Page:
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Our trails and trials in the subsarcolemmal cytoskeleton network and muscular dystrophy researches in the dystrophin era.

Ozawa E - Proc. Jpn. Acad., Ser. B, Phys. Biol. Sci. (2010)

Bottom Line: After we discovered that dystrophin is located on the cell membrane in 1988, we studied the architecture of dystrophin and dystrophin-associated proteins (DAPs) complex in order to investigate the function of dystrophin and pathomechanism of DMD.Our prediction was confirmed to be true by many researchers including ourselves.In this review, I will try to explain what we observed and how we considered concerning the architecture and function of the dystrophin-DAP complex, and the pathomechanisms of DMD and related muscular dystrophies.

View Article: PubMed Central - PubMed

Affiliation: National Center of Neuroscience, NCNP, Kodairashi, Tokyo 187-8502, Japan. ozawa@ncnp.go.jp

ABSTRACT
In 1987, about 150 years after the discovery of Duchenne muscular dystrophy (DMD), its responsible gene, the dystrophin gene, was cloned by Kunkel. This was a new substance. During these 20 odd years after the cloning, our understanding on dystrophin as a component of the subsarcolemmal cytoskeleton networks and on the pathomechanisms of and experimental therapeutics for DMD has been greatly enhanced. During this paradigm change, I was fortunately able to work as an active researcher on its frontiers for 12 years. After we discovered that dystrophin is located on the cell membrane in 1988, we studied the architecture of dystrophin and dystrophin-associated proteins (DAPs) complex in order to investigate the function of dystrophin and pathomechanism of DMD. During the conduct of these studies, we came to consider that the dystrophin-DAP complex serves to transmembranously connect the subsarcolemmal cytoskeleton networks and basal lamina to protect the lipid bilayer. It then became our working hypothesis that injury of the lipid bilayer upon muscle contraction is the cause of DMD. During this process, we predicted that subunits of the sarcoglycan (SG) complex are responsible for respective types of DMD-like muscular dystrophy with autosomal recessive inheritance. Our prediction was confirmed to be true by many researchers including ourselves. In this review, I will try to explain what we observed and how we considered concerning the architecture and function of the dystrophin-DAP complex, and the pathomechanisms of DMD and related muscular dystrophies.

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Transverse fixation system (TFS). A. Molecular architecture of TFS: DVIF that surrounds and fixes many myofibrils (mf) at the Z-band level and radiates outward to the sarcolemma. Roughly, desmin in the DIVF connects to actin filament in the subsarcolemmal cytoskeleton networks via plectin, then to the dystrophin bolt which is finally fixed to the basal lamina. It also connected to dystrobrevin via syncoilin and/or β-synemin that bind to the C-terminal domain of dystrophin, which is finally fixed to the basal lamina via dystroglycan. PL, plectin; S, syncoilin and/or β-synemin; lam, laminin. For other abbreviations see Table 1. B. Function of TFS: Festooning of the sarcolemma upon contraction observed in longitudinal section (B-b). a, relaxation; b, contraction; and c, relaxation. Red bar on the lipid bilayer indicates the dystrophin bolt. Arrow in b: flux of cytoplasm toward sarcolemma upon contraction. Note that the sarcolemma balloons upon contraction owing to the flux of the cytoplasm from the core of the muscle fiber. However, at costameres, which are moored to the myofibrils by TFS, the sarcolemma retracts. The ballooning of the sarcolemma becomes flat upon relaxation. For further details see the text.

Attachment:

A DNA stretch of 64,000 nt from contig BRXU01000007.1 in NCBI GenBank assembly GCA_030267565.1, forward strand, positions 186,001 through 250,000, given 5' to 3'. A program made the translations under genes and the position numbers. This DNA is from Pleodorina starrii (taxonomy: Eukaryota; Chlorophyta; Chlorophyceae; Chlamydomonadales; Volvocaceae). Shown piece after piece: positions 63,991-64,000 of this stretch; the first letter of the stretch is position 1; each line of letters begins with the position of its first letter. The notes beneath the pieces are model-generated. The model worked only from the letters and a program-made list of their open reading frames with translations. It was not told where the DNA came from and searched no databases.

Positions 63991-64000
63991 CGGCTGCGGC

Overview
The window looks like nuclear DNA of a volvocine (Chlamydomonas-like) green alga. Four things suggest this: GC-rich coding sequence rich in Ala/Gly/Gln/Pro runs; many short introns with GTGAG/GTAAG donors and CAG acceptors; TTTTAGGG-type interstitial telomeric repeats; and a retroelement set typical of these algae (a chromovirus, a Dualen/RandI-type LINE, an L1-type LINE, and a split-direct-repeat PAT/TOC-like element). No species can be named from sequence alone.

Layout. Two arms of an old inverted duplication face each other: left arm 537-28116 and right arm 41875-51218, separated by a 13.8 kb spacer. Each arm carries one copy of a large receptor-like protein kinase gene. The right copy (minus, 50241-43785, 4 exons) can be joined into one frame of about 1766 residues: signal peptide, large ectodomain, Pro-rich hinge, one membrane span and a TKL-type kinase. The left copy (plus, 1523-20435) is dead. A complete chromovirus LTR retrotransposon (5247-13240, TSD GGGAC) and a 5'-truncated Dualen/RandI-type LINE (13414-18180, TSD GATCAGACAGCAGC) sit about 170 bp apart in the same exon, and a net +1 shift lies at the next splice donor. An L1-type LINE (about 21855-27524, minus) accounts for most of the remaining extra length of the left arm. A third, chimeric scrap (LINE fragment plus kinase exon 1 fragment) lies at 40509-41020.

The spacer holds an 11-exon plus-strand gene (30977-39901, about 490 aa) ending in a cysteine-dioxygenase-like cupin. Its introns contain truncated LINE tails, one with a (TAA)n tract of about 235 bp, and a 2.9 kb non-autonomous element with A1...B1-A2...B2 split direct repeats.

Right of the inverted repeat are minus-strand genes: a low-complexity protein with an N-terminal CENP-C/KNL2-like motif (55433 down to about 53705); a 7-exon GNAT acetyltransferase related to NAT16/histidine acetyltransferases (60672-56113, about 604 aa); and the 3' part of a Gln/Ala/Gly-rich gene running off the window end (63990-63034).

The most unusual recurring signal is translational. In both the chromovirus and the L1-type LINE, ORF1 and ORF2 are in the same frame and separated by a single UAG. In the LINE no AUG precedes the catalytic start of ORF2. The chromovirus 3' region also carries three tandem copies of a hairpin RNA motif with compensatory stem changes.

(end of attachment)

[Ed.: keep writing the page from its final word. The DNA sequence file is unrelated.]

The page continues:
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fig06: Transverse fixation system (TFS). A. Molecular architecture of TFS: DVIF that surrounds and fixes many myofibrils (mf) at the Z-band level and radiates outward to the sarcolemma. Roughly, desmin in the DIVF connects to actin filament in the subsarcolemmal cytoskeleton networks via plectin, then to the dystrophin bolt which is finally fixed to the basal lamina. It also connected to dystrobrevin via syncoilin and/or β-synemin that bind to the C-terminal domain of dystrophin, which is finally fixed to the basal lamina via dystroglycan. PL, plectin; S, syncoilin and/or β-synemin; lam, laminin. For other abbreviations see Table 1. B. Function of TFS: Festooning of the sarcolemma upon contraction observed in longitudinal section (B-b). a, relaxation; b, contraction; and c, relaxation. Red bar on the lipid bilayer indicates the dystrophin bolt. Arrow in b: flux of cytoplasm toward sarcolemma upon contraction. Note that the sarcolemma balloons upon contraction owing to the flux of the cytoplasm from the core of the muscle fiber. However, at costameres, which are moored to the myofibrils by TFS, the sarcolemma retracts. The ballooning of the sarcolemma becomes flat upon relaxation. For further details see the text.

Mentions: [1] The dystrophin bolt functions in two ways: First, the dystrophin bolt stitching the sarcolemma is diffusely distributed throughout the sarcolemma, as explained in Discussion (2) (Fig. 2 & 3B). Second, densely located at the costameres, it also serves as a part of larger structure that links the Z-bands of myofibrils and the basal lamina (Fig. 6A).51,83) Desmin–vimentin intermediate filaments (DVIF)84) wind around individual myofibrils at the level of each Z-band fixing all myofibrils together to form a myofibril bundle. These DVIF further radiate away from the myofibrils to the costamere, a condensed portion of the subsarcolemmal cytoskeleton networks, where DVIF indirectly connect to the dystrophin bolt. This system was named the transverse fixation system (TFS),37) details of which were described elsewhere.51) Thus, I understood that the dystrophin bolt was a missing link of TFS that transmembranously connects the DVIF and the basal lamina.